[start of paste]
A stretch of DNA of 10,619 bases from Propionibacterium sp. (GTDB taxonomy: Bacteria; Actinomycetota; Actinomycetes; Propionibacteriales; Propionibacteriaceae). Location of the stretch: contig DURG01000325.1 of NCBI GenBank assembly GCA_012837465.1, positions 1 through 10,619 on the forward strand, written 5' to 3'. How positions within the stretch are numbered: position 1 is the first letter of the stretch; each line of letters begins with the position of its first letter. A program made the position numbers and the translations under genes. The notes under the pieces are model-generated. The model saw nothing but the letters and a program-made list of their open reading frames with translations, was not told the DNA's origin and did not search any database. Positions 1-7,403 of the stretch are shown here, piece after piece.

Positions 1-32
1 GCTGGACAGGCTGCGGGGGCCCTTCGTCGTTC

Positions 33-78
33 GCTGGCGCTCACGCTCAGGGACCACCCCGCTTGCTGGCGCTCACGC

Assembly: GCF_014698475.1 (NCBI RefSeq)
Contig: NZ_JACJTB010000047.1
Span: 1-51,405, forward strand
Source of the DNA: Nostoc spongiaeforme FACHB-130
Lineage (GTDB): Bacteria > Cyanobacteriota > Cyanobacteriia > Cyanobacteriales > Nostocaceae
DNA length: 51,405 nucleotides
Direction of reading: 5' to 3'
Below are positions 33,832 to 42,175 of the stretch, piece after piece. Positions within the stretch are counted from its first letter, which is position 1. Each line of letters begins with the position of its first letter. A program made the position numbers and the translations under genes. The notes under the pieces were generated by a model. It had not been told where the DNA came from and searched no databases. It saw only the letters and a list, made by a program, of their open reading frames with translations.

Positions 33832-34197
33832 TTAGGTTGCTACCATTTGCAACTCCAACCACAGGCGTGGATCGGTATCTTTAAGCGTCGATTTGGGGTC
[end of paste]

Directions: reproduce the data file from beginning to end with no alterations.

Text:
A stretch of DNA of 10,619 bases from Propionibacterium sp. (GTDB taxonomy: Bacteria; Actinomycetota; Actinomycetes; Propionibacteriales; Propionibacteriaceae). Location of the stretch: contig DURG01000325.1 of NCBI GenBank assembly GCA_012837465.1, positions 1 through 10,619 on the forward strand, written 5' to 3'. How positions within the stretch are numbered: position 1 is the first letter of the stretch; each line of letters begins with the position of its first letter. A program made the position numbers and the translations under genes. The notes under the pieces are model-generated. The model saw nothing but the letters and a program-made list of their open reading frames with translations, was not told the DNA's origin and did not search any database. Positions 1-7,403 of the stretch are shown here, piece after piece.

Positions 1-32
1 GCTGGACAGGCTGCGGGGGCCCTTCGTCGTTC

Positions 33-78
33 GCTGGCGCTCACGCTCAGGGACCACCCCGCTTGCTGGCGCTCACGC

Assembly: GCF_014698475.1 (NCBI RefSeq)
Contig: NZ_JACJTB010000047.1
Span: 1-51,405, forward strand
Source of the DNA: Nostoc spongiaeforme FACHB-130
Lineage (GTDB): Bacteria > Cyanobacteriota > Cyanobacteriia > Cyanobacteriales > Nostocaceae
DNA length: 51,405 nucleotides
Direction of reading: 5' to 3'
Below are positions 33,832 to 42,175 of the stretch, piece after piece. Positions within the stretch are counted from its first letter, which is position 1. Each line of letters begins with the position of its first letter. A program made the position numbers and the translations under genes. The notes under the pieces were generated by a model. It had not been told where the DNA came from and searched no databases. It saw only the letters and a list, made by a program, of their open reading frames with translations.

Positions 33832-34197
33832 TTAGGTTGCTACCATTTGCAACTCCAACCACAGGCGTGGATCGGTATCTTTAAGCGTCGATTTGGGGTC